Broken Blade resembles Gundam Unicorn greatly: both series feature a reluctant pilot who gradually comes to take responsibility for entering the cockpit of an uncommonly powerful mecha. In Break Blade, Rygart finds himself pushed into war when Krishna, outmatched by the Golems Athens fields, is forced to fight for its survival. With its superior engineering and unique OS, the Delphine is a piece of hardware from an earlier time that far surpasses contemporary mecha, only responding to Rygart because he is an un-sorcerer. Because of this, Rygart’s inability to manipulate quartz suddenly renders him in a position to make a meaningful contribution towards saving Krishna and Sigyn. In spite of the horrors of war, such as witnessing an enemy pilot commit suicide rather than be captured and learning that General Baldr’s own son cracked under train and killed blue forces during an exercise, Rygart’s conviction is shaken. However, seeing first-hand the lives that stand to be saved and hearing Baldr’s wisdom ultimately convinces Rygart to rise to the occasion, and while Rygart never improves substantially as a pilot, his unorthodox methods result in the death of Borcuse, a key player in Athens’ military. The anime movies show that by choosing the more difficult route, which entails personal sacrifice, witnessing atrocity and and the loss of innocence, Rygart was able to spare Krishna of a bloodier war and the death of the royal family. Broken Blade thus shows that sacrifices made in the present are not always in vain; when Rygart accepts responsibility for his role in the conflict and steps into battle, he sees first-hand the horror and desolation of war, driving him to act in a way so as to reduce future bloodshed. Further to this, Rygart lacks any real understandings surrounding the complexities of warfare; his motivations for fighting stem from simply protecting his friends from the conflict. As such, while Rygart comes across as immature and inexperienced, his insights demonstrates how a naïve mind can underline the futility and pointlessness behind why wars are fought. Gundam Unicorn‘s themes, while considerably more broad and expansive, covered similar territory: Banagher similarly chooses to act as the Unicorn’s pilot and play his part in stopping Full Frontal from potentially creating a worse status quo for the Universal Century even if it means getting blood on his hands from the conflict.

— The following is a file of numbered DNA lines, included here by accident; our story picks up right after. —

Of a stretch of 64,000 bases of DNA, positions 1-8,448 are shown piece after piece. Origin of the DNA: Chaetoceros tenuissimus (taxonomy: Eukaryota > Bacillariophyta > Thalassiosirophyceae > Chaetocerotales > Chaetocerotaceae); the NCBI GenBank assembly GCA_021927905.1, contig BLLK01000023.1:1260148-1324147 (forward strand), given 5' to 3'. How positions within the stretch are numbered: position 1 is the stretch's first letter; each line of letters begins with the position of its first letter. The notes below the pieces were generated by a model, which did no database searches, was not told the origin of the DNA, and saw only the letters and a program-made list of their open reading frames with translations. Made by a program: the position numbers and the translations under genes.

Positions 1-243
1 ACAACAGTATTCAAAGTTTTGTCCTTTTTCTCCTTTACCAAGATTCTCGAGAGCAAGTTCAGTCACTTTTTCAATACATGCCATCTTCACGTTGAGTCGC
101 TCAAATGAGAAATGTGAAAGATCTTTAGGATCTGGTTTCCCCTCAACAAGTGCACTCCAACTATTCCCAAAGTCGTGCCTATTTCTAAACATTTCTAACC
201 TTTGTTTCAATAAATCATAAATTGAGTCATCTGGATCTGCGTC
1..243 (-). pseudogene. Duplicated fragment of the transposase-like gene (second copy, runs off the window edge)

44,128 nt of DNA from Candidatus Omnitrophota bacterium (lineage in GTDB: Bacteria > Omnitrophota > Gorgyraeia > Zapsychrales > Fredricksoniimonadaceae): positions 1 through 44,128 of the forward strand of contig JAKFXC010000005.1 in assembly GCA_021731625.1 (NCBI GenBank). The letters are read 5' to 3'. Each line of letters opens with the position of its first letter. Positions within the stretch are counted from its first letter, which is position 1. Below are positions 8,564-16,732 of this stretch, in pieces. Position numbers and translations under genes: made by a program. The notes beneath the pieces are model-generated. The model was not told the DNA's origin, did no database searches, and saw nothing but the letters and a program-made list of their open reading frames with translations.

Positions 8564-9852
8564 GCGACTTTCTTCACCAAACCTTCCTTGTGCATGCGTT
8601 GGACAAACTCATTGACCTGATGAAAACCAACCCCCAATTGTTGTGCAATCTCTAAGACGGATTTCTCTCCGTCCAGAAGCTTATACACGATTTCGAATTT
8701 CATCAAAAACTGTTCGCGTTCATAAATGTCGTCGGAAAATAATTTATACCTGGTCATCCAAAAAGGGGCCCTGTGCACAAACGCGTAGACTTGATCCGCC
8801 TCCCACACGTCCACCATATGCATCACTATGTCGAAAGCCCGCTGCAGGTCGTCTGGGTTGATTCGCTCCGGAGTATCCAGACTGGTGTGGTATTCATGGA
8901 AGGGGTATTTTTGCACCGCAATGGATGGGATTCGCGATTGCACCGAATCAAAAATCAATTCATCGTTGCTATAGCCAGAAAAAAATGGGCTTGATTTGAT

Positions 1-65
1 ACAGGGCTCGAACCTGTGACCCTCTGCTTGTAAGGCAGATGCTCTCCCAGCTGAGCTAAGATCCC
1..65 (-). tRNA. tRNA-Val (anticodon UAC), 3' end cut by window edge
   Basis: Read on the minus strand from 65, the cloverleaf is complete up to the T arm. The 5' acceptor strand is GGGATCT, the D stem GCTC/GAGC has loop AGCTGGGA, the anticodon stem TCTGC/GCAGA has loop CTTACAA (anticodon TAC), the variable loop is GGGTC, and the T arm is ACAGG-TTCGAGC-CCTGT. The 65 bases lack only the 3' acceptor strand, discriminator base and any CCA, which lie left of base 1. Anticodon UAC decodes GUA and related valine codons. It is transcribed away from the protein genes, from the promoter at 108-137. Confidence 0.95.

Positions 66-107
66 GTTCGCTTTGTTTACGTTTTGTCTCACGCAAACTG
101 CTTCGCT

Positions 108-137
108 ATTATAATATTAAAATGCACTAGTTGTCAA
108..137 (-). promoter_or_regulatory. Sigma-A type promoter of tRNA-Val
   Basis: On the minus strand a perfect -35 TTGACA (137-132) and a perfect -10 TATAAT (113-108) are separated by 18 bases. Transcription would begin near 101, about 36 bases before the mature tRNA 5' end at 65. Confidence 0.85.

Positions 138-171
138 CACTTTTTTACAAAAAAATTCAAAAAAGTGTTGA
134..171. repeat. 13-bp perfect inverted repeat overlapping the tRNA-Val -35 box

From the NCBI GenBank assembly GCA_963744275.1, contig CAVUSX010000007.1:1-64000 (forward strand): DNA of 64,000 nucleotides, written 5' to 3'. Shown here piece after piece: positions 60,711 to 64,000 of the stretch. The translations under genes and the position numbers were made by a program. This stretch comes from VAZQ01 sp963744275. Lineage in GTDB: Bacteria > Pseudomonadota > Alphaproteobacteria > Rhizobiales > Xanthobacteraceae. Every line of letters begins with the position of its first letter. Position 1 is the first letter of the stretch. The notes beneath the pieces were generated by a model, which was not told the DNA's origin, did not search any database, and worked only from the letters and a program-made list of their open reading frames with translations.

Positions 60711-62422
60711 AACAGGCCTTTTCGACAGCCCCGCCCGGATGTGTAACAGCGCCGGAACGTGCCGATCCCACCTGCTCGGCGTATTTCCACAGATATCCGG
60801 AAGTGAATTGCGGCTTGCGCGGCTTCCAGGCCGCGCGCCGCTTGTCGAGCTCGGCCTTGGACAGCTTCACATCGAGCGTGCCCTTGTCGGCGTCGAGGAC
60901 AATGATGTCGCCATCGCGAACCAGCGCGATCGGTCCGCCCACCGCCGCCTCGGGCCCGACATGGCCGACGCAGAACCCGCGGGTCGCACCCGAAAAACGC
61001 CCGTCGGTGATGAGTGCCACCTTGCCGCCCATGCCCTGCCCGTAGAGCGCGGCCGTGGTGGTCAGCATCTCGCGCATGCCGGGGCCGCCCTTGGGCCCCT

Screenshots and Commentary
- While Broken Blade is also known as Break Blade, I think that going with the official title would be more appropriate. I open this post with Rygart Arrow (Sōichirō Hoshi, from Gundam SEED‘s Kira Yamato and Higurashi‘s Keiichi Maebara) getting his first look at Binoten, capital of Krishna. The composition of this moment set the precedence for the sort of aesthetics that would define Broken Blade: the arid deserts, deep blue sky and vastness of constructs all serve to indicate to viewers that Broken Blade would be going big in its artistic style. The first movie caught my attention the same way Sora no Woto did with its landscapes – the two things that both series share in common are their incredibly detailed settings.